1 pound tomatoes
1 ounce butter
1 Parmesan cheese
1 pint of salad oil
Pepper and salt to taste
Break the macaroni into one-inch lengths, and throw it into plenty of boiling water. Scald the onion, and stick a few cloves into it, add to the macaroni, and boil quickly until the macaroni is cooked but not broken. Pour off the water, and drain well. Have ready a batter made of milk and flour, made by putting the flour into a basin and adding the milk slowly, stirring all the time, till half of it is used; then beat the batter well till bubbles form on top. Add the rest of the milk, and let it stand till the macaroni is cooked; this makes the batter lighter. Cut the tomatoes in halves, and put them on a buttered baking tin in a moderate oven, with the rest of the ounce of butter in small bits on the top of them. Bake till just tender, but not broken. Make the salad oil very hot in the saucepan. When the macaroni is drained from the water, throw four or five bits of it into the hot oil. If it browns quickly, put in the other bits, and fry a light brown. Lift out of the oil, drain on white paper, reheat the oil, and continue to dip in batter, and fry in oil all the rest of the macaroni. Put the tomatoes in a ring, round a deep fire-proof dish. Heap the fried macaroni in the center. Put a border of the grated cheese round the outside edge of the ring of tomatoes. Make very hot in the oven. Serve at once in the dish in which it was baked.
3 ounces pipe macaroni 2 ounces grated cheese
1 tablespoon chopped parsley 1/2 pint milk
Pepper and salt to taste
Break the macaroni into very small pieces, and throw it into the boiling milk, and let it boil for three-quarters of an hour or until it is tender; add the grated cheese, chopped parsley and pepper, and allow it to simmer ten minutes longer. Add flour to bind, mix well, and turn into a flat or shallow dish. When cold form into cakes, any shape desired, and sprinkle over the bread crumbs, frying in boiling oil.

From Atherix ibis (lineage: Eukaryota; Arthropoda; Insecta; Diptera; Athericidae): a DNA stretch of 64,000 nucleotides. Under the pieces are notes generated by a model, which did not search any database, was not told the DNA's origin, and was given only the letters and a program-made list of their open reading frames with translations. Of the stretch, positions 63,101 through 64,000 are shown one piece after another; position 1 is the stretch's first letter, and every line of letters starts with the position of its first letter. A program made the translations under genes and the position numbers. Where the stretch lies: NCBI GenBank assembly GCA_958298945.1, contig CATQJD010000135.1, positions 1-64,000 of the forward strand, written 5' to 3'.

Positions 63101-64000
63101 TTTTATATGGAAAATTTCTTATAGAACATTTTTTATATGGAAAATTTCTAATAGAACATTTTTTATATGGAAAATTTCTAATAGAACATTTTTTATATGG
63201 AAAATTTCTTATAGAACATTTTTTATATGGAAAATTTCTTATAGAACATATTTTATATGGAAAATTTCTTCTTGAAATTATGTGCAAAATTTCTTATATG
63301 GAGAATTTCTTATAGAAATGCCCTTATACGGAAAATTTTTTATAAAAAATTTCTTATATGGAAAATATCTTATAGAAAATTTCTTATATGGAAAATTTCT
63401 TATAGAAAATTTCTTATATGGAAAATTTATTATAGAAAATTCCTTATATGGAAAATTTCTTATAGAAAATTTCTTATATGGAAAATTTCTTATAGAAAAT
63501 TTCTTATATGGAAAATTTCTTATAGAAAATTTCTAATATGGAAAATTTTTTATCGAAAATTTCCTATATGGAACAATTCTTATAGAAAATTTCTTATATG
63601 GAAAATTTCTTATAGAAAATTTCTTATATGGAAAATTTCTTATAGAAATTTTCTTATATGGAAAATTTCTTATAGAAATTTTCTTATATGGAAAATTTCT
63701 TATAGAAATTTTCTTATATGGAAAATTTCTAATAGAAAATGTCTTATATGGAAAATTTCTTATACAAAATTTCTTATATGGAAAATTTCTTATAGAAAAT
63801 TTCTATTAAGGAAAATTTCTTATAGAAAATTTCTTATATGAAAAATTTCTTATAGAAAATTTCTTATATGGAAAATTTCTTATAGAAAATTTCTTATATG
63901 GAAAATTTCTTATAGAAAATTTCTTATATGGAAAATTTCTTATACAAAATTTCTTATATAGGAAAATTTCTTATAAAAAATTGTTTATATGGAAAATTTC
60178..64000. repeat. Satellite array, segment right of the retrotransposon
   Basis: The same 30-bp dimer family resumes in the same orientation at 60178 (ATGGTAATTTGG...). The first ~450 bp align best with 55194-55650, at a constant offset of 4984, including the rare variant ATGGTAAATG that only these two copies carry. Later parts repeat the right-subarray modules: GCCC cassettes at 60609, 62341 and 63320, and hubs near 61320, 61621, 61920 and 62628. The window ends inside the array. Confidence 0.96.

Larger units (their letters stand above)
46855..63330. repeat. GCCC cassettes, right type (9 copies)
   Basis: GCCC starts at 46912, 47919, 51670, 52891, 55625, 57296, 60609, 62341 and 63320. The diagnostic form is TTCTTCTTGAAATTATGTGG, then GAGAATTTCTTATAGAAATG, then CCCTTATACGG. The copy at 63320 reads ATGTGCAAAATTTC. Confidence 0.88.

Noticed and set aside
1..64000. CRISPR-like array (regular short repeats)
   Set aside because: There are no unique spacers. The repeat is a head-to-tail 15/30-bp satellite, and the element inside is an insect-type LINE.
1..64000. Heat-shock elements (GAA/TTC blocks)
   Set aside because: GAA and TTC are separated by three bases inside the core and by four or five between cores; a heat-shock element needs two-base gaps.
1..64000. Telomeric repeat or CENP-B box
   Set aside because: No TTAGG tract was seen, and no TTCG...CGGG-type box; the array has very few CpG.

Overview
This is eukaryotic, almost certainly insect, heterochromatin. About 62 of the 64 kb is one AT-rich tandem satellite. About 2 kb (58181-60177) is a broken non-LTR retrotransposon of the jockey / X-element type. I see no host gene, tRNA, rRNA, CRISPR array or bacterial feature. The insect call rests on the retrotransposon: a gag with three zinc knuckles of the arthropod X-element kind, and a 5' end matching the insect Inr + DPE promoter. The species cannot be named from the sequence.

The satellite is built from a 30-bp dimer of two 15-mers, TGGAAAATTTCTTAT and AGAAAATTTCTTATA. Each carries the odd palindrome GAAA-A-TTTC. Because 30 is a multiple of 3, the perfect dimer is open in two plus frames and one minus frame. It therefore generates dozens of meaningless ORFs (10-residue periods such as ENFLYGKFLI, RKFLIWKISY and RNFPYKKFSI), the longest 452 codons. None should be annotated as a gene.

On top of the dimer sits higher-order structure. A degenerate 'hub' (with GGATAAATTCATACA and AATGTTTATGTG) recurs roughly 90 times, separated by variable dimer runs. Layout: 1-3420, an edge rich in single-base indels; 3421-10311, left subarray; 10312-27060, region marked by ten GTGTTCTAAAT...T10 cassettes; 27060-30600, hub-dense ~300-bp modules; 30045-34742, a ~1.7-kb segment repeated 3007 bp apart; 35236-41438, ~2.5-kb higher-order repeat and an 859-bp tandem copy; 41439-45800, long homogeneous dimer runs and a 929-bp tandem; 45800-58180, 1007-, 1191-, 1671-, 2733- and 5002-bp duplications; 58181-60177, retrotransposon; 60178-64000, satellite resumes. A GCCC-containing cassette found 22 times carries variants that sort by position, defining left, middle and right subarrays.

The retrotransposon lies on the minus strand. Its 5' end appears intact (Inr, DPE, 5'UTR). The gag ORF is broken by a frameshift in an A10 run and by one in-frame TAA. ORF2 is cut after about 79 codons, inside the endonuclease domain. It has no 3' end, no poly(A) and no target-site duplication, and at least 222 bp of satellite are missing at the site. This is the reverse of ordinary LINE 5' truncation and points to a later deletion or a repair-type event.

4 ounces of macaroni 4 ounces grated cheese
1/2 pint milk 1 ounce butter
Break the macaroni into two-inch lengths, and throw it into plenty of fast boiling water, and let it boil quickly for half an hour. Now drain it, and add the milk to it, and a little pepper, bring it to the boiling point quickly, and then let it simmer gently for another half hour. The macaroni should be perfectly tender, but unbroken, and the cheese and butter may now be added, stirring the contents of the saucepan constantly - one way - until the whole of the cheese is melted and thoroughly mixed with the macaroni. Turn it out on a dish, and serve hot as possible. Another way of serving the macaroni makes a prettier dish: Instead of adding the cheese and butter to the macaroni in the saucepan, a layer of the macaroni may be put on the bottom of a well-buttered French baking dish, and part of the cheese scattered over it; then the rest of the macaroni must be put over the cheese, and the remainder of the cheese used as before. The top should be covered with fine bread crumbs, and the butter taken and broken up in bits, and placed over the top. This dish should now be placed in a hot oven, and quickly browned.
It is necessary to stir the macaroni occasionally when boiling quickly in the water, and after the milk has been added, it must be stirred frequently, or it will stick to the pan and spoil.